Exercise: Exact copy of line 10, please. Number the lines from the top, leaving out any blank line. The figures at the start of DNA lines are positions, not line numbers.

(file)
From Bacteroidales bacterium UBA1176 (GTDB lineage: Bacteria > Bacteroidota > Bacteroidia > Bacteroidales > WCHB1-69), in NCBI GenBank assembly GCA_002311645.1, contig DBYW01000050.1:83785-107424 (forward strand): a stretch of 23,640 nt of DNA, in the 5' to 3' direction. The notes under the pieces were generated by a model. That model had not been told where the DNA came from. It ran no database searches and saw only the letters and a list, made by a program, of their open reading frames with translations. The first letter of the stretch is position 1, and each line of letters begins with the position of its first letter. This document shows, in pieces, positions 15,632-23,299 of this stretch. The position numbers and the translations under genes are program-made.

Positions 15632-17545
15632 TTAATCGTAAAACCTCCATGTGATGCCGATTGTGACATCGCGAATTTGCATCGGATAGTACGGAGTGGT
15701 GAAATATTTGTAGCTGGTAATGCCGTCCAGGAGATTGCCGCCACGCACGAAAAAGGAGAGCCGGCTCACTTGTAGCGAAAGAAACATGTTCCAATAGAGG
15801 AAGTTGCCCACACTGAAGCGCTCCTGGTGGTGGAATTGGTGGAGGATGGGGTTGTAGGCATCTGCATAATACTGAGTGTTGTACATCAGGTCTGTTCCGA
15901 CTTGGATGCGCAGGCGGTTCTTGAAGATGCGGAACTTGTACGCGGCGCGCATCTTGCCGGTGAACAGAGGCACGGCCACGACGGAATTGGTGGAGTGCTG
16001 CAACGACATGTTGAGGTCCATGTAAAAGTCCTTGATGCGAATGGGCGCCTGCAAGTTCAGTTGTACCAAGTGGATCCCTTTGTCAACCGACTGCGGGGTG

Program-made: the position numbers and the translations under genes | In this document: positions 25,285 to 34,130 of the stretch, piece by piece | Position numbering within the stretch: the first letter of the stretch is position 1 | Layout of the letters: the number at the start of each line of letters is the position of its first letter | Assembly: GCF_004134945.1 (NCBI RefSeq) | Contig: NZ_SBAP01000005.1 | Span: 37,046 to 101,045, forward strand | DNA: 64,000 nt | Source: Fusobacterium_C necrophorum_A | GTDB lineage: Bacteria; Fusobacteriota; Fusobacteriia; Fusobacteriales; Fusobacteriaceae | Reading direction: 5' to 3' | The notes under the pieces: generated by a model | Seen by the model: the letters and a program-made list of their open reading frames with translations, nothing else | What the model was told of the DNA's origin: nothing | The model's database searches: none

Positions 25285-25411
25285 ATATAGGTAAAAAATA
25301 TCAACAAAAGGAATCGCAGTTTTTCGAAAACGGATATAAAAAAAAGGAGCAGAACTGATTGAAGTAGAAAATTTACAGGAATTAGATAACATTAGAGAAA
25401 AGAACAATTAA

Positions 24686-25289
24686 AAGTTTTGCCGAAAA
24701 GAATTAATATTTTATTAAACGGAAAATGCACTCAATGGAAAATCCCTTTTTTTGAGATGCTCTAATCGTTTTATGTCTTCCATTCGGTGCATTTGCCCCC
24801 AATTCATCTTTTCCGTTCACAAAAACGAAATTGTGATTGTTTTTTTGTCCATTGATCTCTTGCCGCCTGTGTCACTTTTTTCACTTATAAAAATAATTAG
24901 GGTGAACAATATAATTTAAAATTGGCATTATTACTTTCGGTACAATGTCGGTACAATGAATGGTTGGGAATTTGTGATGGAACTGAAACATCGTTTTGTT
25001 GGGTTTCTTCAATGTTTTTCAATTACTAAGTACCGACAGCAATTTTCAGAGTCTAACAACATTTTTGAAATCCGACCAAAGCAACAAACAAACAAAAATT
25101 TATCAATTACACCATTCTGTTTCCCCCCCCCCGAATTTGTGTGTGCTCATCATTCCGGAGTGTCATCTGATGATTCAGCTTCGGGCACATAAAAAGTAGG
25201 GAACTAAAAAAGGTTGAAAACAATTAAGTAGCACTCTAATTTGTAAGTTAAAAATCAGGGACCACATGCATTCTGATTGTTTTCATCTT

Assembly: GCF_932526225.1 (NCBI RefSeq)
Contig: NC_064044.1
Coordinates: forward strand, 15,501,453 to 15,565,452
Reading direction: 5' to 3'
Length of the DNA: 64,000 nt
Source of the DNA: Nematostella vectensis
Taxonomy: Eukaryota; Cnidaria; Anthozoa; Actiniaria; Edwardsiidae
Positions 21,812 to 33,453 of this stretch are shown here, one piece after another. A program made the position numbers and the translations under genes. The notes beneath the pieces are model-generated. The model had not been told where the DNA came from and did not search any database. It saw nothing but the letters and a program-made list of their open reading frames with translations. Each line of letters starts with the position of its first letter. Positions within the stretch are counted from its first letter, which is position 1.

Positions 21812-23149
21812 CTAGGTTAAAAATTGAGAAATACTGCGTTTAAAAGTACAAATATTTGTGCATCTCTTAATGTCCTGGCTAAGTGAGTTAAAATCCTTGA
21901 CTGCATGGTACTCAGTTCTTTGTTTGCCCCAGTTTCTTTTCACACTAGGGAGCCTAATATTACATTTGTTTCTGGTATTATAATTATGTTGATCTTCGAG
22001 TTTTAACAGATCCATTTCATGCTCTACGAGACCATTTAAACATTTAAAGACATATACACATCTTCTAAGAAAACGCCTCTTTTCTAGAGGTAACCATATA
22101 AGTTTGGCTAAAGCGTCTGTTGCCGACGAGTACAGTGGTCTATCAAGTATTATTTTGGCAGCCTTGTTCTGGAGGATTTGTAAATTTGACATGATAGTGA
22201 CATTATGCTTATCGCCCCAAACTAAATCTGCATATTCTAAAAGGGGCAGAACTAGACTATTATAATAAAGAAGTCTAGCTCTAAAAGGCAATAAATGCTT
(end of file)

25285 ATATAGGTAAAAAATA